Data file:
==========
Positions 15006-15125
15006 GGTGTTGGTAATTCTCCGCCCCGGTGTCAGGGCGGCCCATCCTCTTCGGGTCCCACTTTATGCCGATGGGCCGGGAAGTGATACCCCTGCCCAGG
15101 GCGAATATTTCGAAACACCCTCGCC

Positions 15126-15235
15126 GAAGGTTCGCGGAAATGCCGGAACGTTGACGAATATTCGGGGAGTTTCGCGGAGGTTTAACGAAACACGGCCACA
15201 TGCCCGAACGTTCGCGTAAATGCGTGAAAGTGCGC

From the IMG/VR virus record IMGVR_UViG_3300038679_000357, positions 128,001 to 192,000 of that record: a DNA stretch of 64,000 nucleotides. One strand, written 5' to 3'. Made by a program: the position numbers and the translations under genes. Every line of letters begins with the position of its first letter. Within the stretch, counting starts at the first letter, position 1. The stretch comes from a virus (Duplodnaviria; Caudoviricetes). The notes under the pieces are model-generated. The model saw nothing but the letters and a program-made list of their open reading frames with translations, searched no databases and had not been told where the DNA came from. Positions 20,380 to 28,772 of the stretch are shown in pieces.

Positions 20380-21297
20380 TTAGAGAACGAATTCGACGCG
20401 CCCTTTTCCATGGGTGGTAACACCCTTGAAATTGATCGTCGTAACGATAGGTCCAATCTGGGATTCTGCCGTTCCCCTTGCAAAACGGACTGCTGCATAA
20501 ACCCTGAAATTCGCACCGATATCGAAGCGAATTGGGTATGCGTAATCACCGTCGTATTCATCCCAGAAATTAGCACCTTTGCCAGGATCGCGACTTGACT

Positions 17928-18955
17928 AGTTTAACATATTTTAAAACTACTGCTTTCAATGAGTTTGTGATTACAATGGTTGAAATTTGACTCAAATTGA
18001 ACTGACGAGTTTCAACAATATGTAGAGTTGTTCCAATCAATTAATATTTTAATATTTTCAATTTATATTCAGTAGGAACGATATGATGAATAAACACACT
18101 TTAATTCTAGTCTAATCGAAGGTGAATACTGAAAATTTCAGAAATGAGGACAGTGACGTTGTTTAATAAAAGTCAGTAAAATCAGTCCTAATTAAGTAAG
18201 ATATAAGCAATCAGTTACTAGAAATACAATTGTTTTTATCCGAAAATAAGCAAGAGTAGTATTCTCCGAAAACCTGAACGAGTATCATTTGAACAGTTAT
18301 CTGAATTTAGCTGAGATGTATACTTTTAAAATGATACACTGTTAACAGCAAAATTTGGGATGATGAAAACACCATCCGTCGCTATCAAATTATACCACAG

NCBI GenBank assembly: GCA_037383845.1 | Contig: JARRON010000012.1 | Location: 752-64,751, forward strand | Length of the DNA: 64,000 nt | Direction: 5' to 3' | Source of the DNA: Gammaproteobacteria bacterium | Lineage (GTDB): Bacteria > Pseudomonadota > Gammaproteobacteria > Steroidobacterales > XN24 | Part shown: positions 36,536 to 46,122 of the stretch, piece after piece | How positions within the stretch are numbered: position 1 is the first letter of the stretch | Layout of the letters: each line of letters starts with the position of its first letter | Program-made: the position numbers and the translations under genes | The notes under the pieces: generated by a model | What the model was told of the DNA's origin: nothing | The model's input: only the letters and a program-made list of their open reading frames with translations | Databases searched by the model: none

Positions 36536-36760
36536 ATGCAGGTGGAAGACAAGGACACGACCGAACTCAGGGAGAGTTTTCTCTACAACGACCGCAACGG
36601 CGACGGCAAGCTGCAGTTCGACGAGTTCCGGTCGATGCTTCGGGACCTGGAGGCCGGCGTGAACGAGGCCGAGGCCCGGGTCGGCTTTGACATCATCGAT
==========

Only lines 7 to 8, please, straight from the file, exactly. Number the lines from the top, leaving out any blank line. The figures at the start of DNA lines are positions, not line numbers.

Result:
From the IMG/VR virus record IMGVR_UViG_3300038679_000357, positions 128,001 to 192,000 of that record: a DNA stretch of 64,000 nucleotides. One strand, written 5' to 3'. Made by a program: the position numbers and the translations under genes. Every line of letters begins with the position of its first letter. Within the stretch, counting starts at the first letter, position 1. The stretch comes from a virus (Duplodnaviria; Caudoviricetes). The notes under the pieces are model-generated. The model saw nothing but the letters and a program-made list of their open reading frames with translations, searched no databases and had not been told where the DNA came from. Positions 20,380 to 28,772 of the stretch are shown in pieces.

Positions 20380-21297